Down Mankwe Way

Where the Pilanesberg Na­tional Park shows us the wow fac­tor

South African Country Life - - In This Issue - WWW.PETERCHADWICK.CO.ZA

The old African ele­phant bull, stand­ing un­der the shade of a gnarled marula tree, gen­tly À the side of his neck to cre­ate

À a sign per­haps of his con­tent­ment.

Then he bent his hind legs, rolled onto his side and, obliv­i­ous to my ve­hi­cle parked a few me­tres away, and that he was block­ing my ac­cess to the camp­site in the Pilanesberg Na­tional Park, promptly fell into a deep sleep.

I had ar­rived a lit­tle ear­lier to carry out some con­ser­va­tion work with the North West Parks Board, and had been on my way to set up tent in the small re­search camp when this en­counter hap­pened.

For me, it’s al­ways a priv­i­lege to have such a large and highly in­tel­li­gent an­i­mal trust­ingly lie down nearby and go to sleep, par­tic­u­larly when we live in a world where hu­mans are cre­at­ing such dev­as­ta­tion among our wildlife and wild ar­eas. About 40 min­utes later the bull awoke, raised him­self up, shook him­self off, gave me a beady eye and wan­dered away.

Dusk had fallen by now, leav­ing me to pitch my tent un­der a star-stud­ded sky. Soon I was asleep, but was awo­ken in­ter­mit­tently through­out the chilly night by the cough­ing of a nearby leop­ard, the hoots of Spot­ted Ea­gleOwls and the liq­uid sound­ing calls of Fiery­neckedand Ru­fous-cheeked Night­jars.

In what seemed to be the blink of an eye,

the dark­ness of the night was bro­ken by the ten­ta­tive chirrups of an ea­ger bird, and within min­utes the dawn cho­rus erupted.

Co­qui Fran­colin (3 on check­list), Natal Spur­fowl (8) and Cape Tur­tle Doves were the most recog­nis­able of the birds. Around camp, Marico Fly­catch­ers (6), Masked Weavers, Grey Go-away-birds, Fa­mil­iar Chats, Dark-capped Bul­buls and South­ern Boubous were quick to in­ves­ti­gate my pres­ence. A troop of vervet mon­keys were also watch­ing and I made sure ev­ery­thing was packed away and zipped up, out of sight.

work took me across the re­serve from Manyane to the Bakubung en­trance gate, al­low­ing me to pass through di­verse habi­tats that in­cluded rolling, boul­der-laden hills in­ter­spersed with open grass­land and dense woody ar­eas. At each of the cause­ways, Lesser-striped- (5), Red­breasted(10) and White-throated Swal­lows were busy car­ry­ing small mud pel­lets to build their nests.

In some patches that had been re­cently burnt, Kala­hari Scrub-Robins, Crim­son

!" #

Ground­scraper Thrushes (9), African Wat­tled Lap­wings, Rock Bunt­ings, Sab­ota Larks and Capped Wheatears scoured the ground in search of ex­posed in­sects.

But a few mil­lime­tres of rain had fallen the pre­vi­ous day, and grass shoots were al­ready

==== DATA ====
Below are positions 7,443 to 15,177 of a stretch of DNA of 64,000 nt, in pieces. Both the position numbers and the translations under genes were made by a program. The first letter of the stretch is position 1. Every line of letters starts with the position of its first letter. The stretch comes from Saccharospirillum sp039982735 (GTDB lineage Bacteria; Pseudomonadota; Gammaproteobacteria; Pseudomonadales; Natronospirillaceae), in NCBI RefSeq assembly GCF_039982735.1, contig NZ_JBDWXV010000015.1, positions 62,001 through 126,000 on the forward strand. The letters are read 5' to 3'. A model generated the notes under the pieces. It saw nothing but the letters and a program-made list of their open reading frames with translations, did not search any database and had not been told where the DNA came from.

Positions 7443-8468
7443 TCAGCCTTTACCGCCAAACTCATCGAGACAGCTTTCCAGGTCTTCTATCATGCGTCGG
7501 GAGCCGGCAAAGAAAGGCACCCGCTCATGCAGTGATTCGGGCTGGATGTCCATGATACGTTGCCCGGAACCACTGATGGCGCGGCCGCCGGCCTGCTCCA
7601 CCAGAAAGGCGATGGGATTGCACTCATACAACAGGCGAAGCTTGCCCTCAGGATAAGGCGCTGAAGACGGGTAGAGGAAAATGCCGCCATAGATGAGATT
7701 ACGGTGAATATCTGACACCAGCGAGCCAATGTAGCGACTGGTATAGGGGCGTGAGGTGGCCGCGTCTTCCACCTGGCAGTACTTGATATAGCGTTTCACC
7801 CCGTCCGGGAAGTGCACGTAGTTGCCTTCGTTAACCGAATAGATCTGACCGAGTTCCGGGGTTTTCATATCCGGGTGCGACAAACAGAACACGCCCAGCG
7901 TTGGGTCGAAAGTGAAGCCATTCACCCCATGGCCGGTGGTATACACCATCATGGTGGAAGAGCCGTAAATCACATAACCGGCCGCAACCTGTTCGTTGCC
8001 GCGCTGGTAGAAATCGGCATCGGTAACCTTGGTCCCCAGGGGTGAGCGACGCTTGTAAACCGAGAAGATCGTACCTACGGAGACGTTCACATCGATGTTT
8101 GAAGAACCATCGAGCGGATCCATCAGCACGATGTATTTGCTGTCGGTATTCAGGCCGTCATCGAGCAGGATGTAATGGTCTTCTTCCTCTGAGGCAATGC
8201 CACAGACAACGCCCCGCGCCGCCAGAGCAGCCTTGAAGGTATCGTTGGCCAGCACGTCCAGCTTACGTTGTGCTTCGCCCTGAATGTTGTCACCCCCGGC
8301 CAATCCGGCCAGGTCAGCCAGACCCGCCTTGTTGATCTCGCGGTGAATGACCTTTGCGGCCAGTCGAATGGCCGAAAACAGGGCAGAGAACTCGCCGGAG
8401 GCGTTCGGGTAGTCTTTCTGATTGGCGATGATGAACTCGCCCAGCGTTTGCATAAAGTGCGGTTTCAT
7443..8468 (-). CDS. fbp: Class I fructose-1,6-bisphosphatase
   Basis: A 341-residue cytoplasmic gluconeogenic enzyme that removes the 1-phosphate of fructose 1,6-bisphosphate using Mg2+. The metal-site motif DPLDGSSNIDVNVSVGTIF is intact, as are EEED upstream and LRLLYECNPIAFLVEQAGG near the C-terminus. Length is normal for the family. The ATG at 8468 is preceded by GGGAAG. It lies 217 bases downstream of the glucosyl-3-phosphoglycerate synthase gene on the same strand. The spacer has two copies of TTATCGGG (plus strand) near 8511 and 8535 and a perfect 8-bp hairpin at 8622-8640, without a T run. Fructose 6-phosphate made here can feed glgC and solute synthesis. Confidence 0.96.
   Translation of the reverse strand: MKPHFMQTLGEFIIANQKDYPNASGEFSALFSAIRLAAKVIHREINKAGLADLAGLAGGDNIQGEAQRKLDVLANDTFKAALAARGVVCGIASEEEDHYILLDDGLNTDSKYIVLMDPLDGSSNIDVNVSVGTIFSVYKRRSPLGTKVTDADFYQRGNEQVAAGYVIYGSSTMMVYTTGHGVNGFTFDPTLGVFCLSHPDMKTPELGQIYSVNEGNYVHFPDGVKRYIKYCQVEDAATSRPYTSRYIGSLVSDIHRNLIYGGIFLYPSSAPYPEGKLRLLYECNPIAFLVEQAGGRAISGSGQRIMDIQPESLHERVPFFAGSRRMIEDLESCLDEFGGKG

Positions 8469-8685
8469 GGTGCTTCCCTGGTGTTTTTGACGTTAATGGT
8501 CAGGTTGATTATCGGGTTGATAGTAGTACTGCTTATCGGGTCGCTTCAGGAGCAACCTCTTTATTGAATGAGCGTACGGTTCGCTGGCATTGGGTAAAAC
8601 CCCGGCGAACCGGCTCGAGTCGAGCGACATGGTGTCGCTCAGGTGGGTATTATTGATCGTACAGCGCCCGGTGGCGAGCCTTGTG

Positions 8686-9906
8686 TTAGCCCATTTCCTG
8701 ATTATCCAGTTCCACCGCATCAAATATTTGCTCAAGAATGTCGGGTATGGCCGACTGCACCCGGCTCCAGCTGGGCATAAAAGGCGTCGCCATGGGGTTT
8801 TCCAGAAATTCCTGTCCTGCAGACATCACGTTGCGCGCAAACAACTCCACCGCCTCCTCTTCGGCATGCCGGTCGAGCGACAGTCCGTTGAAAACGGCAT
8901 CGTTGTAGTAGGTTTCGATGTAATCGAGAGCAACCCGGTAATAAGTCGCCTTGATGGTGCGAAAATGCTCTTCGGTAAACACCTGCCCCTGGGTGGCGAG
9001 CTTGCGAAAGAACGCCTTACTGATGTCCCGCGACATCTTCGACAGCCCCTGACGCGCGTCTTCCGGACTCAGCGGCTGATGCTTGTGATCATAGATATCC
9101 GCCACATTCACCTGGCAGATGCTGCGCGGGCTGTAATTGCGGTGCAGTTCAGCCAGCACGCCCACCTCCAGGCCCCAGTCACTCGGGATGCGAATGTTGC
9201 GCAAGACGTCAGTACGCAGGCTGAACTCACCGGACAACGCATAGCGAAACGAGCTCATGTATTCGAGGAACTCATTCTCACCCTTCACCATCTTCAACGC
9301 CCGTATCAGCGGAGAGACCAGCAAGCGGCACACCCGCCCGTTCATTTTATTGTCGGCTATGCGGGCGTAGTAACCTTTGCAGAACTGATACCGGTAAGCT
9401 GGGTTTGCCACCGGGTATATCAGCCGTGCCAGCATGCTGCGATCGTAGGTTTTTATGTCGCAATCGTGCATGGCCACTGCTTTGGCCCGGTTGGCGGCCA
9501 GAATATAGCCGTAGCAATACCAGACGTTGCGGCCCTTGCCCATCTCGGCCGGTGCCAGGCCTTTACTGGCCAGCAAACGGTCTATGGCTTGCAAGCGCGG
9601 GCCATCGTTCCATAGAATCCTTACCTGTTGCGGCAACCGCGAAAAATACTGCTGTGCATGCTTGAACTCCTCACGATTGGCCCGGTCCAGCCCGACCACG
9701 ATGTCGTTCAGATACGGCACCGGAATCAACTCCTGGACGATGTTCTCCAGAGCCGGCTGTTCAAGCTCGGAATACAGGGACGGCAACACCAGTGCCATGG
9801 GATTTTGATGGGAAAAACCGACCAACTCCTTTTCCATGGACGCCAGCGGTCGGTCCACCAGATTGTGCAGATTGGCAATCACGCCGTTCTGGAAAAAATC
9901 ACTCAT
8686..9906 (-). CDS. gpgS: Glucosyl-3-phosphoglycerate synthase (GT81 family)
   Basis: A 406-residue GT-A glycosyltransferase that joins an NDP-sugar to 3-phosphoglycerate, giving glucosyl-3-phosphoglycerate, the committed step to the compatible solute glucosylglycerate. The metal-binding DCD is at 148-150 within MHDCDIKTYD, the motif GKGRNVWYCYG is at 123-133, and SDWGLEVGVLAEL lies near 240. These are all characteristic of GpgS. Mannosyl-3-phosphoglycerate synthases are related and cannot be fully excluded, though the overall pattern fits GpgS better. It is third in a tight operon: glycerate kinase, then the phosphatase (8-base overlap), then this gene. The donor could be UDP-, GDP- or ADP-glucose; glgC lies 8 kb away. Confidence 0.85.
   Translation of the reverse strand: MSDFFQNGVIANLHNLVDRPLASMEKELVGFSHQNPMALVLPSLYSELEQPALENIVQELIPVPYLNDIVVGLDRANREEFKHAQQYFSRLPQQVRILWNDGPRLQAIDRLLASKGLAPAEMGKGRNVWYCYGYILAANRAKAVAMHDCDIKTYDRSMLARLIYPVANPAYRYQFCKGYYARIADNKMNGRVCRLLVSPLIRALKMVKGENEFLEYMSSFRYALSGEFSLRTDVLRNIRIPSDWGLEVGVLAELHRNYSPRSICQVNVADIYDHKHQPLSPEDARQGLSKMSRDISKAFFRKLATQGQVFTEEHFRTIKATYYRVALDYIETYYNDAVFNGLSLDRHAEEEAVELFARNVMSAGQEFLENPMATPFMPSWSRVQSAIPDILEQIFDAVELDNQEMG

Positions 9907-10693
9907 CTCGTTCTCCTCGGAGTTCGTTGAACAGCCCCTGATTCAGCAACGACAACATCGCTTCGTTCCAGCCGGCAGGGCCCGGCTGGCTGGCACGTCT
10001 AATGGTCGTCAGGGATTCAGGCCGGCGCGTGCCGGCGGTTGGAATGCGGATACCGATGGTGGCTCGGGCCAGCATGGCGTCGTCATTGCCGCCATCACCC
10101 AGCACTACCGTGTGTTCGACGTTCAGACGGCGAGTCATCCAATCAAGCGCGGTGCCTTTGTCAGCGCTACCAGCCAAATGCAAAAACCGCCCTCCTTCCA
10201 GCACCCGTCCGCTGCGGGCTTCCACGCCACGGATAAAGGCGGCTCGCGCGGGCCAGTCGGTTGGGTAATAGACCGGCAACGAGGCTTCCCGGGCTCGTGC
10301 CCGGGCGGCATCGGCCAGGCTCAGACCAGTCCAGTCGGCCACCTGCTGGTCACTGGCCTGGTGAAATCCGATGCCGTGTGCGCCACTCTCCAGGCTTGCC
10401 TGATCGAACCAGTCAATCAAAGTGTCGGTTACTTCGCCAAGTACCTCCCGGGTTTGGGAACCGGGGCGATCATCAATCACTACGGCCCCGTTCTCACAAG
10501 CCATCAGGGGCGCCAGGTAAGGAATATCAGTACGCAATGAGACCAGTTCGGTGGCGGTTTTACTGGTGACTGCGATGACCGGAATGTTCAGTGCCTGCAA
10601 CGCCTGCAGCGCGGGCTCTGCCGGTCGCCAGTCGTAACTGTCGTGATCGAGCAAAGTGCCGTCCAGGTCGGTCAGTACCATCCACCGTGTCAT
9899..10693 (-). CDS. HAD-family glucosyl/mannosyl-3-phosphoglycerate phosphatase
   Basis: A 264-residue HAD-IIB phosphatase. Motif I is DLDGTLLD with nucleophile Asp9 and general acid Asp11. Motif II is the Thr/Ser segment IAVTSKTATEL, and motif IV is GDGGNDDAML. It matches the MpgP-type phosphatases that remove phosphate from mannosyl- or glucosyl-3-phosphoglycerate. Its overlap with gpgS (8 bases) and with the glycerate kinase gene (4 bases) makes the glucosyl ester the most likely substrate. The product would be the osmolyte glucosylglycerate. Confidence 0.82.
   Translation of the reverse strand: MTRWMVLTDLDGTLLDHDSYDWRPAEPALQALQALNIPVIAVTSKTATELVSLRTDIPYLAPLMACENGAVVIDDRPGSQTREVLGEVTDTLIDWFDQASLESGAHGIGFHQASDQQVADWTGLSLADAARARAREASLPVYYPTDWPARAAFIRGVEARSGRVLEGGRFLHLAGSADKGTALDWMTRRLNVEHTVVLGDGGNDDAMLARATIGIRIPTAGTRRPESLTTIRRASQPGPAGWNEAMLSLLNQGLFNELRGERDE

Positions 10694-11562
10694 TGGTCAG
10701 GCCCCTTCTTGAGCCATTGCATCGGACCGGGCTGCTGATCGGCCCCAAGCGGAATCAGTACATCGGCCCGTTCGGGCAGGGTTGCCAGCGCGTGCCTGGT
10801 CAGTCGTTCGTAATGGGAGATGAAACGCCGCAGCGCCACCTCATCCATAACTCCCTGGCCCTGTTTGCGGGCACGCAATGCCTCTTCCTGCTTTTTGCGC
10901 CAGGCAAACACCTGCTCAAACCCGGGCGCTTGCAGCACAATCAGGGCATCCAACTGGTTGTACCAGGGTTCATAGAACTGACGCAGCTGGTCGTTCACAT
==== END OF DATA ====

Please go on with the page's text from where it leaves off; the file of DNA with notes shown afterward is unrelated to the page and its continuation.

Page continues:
push­ing through the black­ened earth. Even a scrub hare was ea­gerly tak­ing ad­van­tage of the earth’s re­vival.

Down onto Mankwe Way, I passed through open grass­land, be­tween herds of im­pala, blue wilde­beest and Burchell’s ze­bra. Ru­fous-naped Larks (1) dis­play­ing from the top of small boul­ders or ter­mite mounds made re­peated, loud calls be­fore do­ing a small hop into the air

À

$ À of African Quail-Finches, and sprinted away when ag­gres­sively mobbed by a pair of Crowned Lap­wings. Swain­son’s Spur­fowl, Ned­dicky, African Stonechat and Rat­tling Cis­ti­cola were also sighted in the grass­lands.

At the end of Mankwe Way there is a range of hills and I had to slow right down to ne­go­ti­ate the sharp bends. There ahead, perched in a tree, was a pair of Short-toed Rock Thrushes (2). Even bet­ter, while watch­ing them, was to see a pair of klip­springers scam­per­ing out of sight over the crown of the hill.

Off to one side, a Brown Snake Ea­gle

Lesser-striped Swal­low

RIGHT: About 40 min­utes after doz­ing off in the road in front of Peter Chad­wick’s ve­hi­cle, this African bull awakes, raises him­self up, shakes him­self off, gives the beady eye and wan­ders away. BELOW: There might be a good sight­ing of the small pop­u­la­tion of tsessebe at Pilanesberg Na­tional Park. BELOW RIGHT:The re­serve of­fers a wide di­ver­sity of habi­tat – open grass­land, dense wood­land and rolling hills.

ABOVE: A yel­low mon­goose suns it­self in the late af­ter­noon, keep­ing close to its bur­row for an es­cape, should any dan­ger ap­pear. ABOVE RIGHT: A light mist hangs over the Pilanesberg val­leys as the sun rises be­tween its hills. RIGHT: Com­bre­tum seeds wait on their branch for the wind.

ABOVE: Li­ons are plen­ti­ful at Pilanesberg and there are a num­ber of large prides that are reg­u­larly seen. BELOW: In the rel­a­tively small park (580km²), gi­raffes are a com­mon sight, par­tic­u­larly around Mankwe Dam.

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